|Jet-X at MSSL|
Jet-X - An Overview
Jet-X consists of two identical, co-aligned, imaging telescopes, each with an angular resolution of 20 arcseconds or better over the energy band 0.3 - 10 keV. Focal plane imaging is provided by passively cooled CCD detectors which match the spatial resolution of the telescopes and provide high spectral resolution, particularly around the 7 keV Fe-line complex.
The x-ray mirrors are 0.3m in diameter with a focal length of 3.5m and consist of a nested array of 12 mirror shells with combined on-axis effective area for two telescopes of 360 cm2 at 1.5 keV and 140 cm2 at 8.0 keV. the field of view is 20 arcmin radius and the 20 arcsec angular resolution corresponds to a spatial resolution in the focal plane of 0.340 mm (HPW).
The spatial resolution of the CCD detector in the focal plane depends on the pixel size of 27 x 27 Ám2, which oversamples the focussed image of a point source. Spectroscopic capability is provided by using the CCD to detect individual photons, whose energy is determined from the deposited charge. In silicon the release energy per hole-electron pair is 3.65 eV.
A large area three-phase MOS frame transfer CCD fabricated on high resistivity silicon and operated with deep depletion has been developed for JETX. Front illumination has been chosen, with one electrode fabricated with a wide but thin polysilicon layer to minimise the reduction in low energy response caused by photon absorption in the electrode structure. The combined response of the CCD and the x-ray mirror covers a bandpass from 0.3 to 10 keV.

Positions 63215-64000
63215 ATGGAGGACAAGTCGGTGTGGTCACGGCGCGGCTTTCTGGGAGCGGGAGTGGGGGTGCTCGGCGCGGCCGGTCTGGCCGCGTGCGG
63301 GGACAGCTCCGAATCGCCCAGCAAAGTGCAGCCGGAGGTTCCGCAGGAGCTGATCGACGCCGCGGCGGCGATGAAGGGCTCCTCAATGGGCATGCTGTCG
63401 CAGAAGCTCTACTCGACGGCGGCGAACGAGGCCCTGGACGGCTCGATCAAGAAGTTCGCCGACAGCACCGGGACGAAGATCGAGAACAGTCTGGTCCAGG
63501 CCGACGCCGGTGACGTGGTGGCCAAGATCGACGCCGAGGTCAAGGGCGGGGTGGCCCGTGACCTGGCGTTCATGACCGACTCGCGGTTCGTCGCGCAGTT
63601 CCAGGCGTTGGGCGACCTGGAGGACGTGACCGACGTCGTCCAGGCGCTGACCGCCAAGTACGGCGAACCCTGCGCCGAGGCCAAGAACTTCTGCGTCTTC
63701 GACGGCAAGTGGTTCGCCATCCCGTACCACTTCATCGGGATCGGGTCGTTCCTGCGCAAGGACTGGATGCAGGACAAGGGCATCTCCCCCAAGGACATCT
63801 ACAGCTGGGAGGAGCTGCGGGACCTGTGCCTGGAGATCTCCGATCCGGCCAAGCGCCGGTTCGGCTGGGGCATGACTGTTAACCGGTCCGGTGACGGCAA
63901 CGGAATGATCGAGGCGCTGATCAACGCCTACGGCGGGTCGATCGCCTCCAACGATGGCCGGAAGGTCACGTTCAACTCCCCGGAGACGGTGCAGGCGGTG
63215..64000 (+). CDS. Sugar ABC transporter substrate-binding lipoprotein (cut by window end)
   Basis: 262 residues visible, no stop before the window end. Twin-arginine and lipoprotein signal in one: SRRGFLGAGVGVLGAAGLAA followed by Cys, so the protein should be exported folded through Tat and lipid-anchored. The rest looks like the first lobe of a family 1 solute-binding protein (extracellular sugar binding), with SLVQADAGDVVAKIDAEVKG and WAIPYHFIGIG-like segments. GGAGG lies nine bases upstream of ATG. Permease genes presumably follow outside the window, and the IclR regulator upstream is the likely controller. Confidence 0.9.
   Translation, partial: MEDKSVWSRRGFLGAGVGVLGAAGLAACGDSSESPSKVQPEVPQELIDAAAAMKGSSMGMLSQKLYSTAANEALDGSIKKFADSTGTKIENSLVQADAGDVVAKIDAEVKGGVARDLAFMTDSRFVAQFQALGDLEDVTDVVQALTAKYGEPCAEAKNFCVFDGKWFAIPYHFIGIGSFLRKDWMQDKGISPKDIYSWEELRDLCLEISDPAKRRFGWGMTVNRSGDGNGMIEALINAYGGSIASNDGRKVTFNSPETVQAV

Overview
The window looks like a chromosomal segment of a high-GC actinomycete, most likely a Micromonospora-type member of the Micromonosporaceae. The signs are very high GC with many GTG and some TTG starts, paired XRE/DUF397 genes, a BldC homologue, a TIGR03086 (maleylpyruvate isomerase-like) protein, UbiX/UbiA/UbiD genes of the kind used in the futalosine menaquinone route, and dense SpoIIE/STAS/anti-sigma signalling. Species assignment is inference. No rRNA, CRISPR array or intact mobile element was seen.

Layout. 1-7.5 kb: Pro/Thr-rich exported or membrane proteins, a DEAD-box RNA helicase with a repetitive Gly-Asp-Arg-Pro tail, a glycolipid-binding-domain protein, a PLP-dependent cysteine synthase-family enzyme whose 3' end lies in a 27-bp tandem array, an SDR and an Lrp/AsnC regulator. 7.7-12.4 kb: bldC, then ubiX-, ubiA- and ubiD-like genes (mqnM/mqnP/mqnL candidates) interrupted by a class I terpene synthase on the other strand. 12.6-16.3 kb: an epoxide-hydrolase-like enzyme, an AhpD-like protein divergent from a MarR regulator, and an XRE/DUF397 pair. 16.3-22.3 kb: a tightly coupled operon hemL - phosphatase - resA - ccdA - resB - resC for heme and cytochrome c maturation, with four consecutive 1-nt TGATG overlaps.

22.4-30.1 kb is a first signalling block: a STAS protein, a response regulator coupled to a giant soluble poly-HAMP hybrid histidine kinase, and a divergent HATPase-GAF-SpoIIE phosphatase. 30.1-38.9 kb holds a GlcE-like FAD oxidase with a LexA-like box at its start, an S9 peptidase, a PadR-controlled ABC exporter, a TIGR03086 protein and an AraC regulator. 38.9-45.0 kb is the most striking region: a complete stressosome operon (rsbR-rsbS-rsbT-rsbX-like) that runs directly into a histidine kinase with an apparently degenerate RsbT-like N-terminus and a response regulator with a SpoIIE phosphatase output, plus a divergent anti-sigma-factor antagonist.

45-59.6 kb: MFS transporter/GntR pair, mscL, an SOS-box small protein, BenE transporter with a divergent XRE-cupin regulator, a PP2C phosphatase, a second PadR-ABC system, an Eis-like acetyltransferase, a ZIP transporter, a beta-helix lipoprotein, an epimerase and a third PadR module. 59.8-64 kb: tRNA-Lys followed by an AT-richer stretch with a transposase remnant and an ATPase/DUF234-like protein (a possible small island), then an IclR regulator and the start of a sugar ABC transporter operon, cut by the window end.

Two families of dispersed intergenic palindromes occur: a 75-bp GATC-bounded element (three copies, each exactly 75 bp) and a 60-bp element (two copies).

Spacecraft drift and thermal distortion over long, 105 sec, observations would lead to image blurring and loss of sensitivity. However, JETX has an attitude monitor (plus a second in cold redundancy) to measure the instrument pointing direction to 5 arcsec, at 1 sec intervals, and thereby allow drift in pointing between successive CCD frame images (integration time 2.5 sec) to be corrected in the data analysis. The attitude monitor detects and monitors positions of up to four stars in its 4 deg x 5.5 deg field of view, and a post facto attitude solution for JETX to 30 arcsec precision can be established through data processing on the ground.
A silicon radiation monitor detector measures the ambient cosmic particle radiation levels, so that the X-ray telescopes can be switched off during solar flares and passages through theEarth's radiation belts.
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ased in orbit to create thermal isolation between the CCD/thermal link assembly and the cryostat structure. Signal processin